Songs We Used To Sing

Music is life – for all of us. We all have our stories: where we grew up, what we heard, what we sang, what ran through and through us, and continues to. Because of a recent trip visiting a friend, I now hear SIA’s I Love Cheap Thrills, among others, in a new context, and my friend is with me when I hear it.

My history continues in song, being a vocalist, or even just interested in music, but I doubt there is anyone on the planet who hasn’t experienced some form of music. If so, I’m sorry for them. Music is an entity unto itself, and I’d be sad for anyone who never experienced music’s transcendence.

My older brothers cued me into The Beatles, and other mid-sixties music that my parents found irritating and banal. They appreciated the swing and ballads of the 1940’s and 50’s.

I grew up in dire circumstances, not only in my personal life, but in the world around me. Vietnam was raging, my oldest brother escaped my family horror to fight in that war, and other family members went as draftees or joiners.

Music accompanied life’s tension: releasing and building – crying out and pleading – or ignoring the larger world for personal circumstance, or love and romance.

I understand the far-away look in my mother’s eyes when she heard the songs of the late 1940’s and the 1950’s that touched her heart and soul. You Are My Sunshine brought tears to her eyes, and because of that it brings tears to mine – a learned sentiment.

Driving home tonight I heard several songs from my youth, but one in particular: Love Hangover, enveloped me, and I time-traveled like a boss. A friend, long passed on, was with me as the dulcet tones flowed out of the Honda Accord’s inadequate speaker system because we needed that shit turned UP. She was there with me, feeling the beat, vocalizing, and jamming out, and then she was gone.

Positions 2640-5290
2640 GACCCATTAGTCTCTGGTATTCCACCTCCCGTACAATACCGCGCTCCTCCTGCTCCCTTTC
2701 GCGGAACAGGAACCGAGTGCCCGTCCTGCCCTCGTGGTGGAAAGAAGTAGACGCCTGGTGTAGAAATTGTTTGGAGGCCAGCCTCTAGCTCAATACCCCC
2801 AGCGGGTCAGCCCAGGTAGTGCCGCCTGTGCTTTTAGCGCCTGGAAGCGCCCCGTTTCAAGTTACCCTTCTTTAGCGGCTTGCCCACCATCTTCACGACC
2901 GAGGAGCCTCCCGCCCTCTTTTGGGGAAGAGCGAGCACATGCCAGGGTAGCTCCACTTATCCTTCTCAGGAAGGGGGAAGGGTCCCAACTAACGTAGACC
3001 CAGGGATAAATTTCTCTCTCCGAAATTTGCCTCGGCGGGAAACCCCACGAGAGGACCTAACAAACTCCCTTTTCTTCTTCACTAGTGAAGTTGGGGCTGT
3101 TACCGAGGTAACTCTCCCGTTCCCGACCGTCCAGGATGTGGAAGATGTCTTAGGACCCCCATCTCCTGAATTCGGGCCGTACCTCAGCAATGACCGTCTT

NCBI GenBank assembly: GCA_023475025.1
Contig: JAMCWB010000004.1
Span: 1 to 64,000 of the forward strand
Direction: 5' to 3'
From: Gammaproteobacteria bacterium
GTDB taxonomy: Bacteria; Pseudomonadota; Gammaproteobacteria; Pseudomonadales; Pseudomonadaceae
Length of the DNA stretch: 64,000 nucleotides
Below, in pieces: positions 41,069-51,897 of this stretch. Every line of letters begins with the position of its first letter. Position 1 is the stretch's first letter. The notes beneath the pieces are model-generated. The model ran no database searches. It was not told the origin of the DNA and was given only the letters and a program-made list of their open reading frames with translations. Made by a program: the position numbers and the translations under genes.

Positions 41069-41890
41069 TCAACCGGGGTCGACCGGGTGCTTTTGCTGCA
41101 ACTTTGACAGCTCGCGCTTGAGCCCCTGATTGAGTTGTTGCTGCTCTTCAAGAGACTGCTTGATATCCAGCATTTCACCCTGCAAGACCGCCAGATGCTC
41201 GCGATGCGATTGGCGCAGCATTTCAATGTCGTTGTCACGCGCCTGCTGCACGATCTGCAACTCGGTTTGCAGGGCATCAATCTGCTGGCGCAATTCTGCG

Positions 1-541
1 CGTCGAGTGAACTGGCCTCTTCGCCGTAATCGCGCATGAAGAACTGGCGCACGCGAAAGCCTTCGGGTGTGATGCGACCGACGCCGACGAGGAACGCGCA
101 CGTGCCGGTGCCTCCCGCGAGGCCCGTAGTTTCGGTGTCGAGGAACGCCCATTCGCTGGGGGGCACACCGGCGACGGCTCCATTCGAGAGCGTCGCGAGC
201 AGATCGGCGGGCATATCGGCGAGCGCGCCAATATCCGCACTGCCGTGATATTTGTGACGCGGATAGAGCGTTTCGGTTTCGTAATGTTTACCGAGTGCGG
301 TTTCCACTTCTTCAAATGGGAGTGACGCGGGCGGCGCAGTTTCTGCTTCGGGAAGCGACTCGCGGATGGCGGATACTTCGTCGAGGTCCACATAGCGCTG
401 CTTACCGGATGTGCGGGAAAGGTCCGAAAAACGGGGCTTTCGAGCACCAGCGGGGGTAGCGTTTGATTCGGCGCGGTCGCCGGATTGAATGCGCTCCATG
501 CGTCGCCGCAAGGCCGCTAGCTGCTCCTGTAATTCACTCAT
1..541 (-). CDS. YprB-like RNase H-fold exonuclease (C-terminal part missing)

I was in my driveway, loathe to turn off the radio and take the key out of the ignition in case another song came on calling her back, but the DJ interrupted the moment, so I turned the few clicks releasing the key, and sat in the silence – hoping she’d materialize – speak to me – something – but the empty air grew colder, so I went inside.

My life has reached a weird divide where the past barely matters anymore. That’s good – fantastic even – but also a loss. My brain has changed and my memories aren’t as vivid, except situationally – like tonight in the car – but I feel like I’ve lost something important.

Maybe we’re designed this way. We slowly let go of what no longer matters and now I can focus on what’s in front of me.

I’ve heard that the past is gone, the future is unknown, but now is an alive & vibrant gift – that’s why it’s called the present.

I understand that sentiment, but I still miss friends and acquaintances, and our place in time that’s quickly receding. I’m becoming not even a footnote in history, among other barely-footnotes that I appreciate more and more.

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© seekingsearchingmeaning (aka Hermionejh) and Abstractly Distracted’s Blog, 2010 – current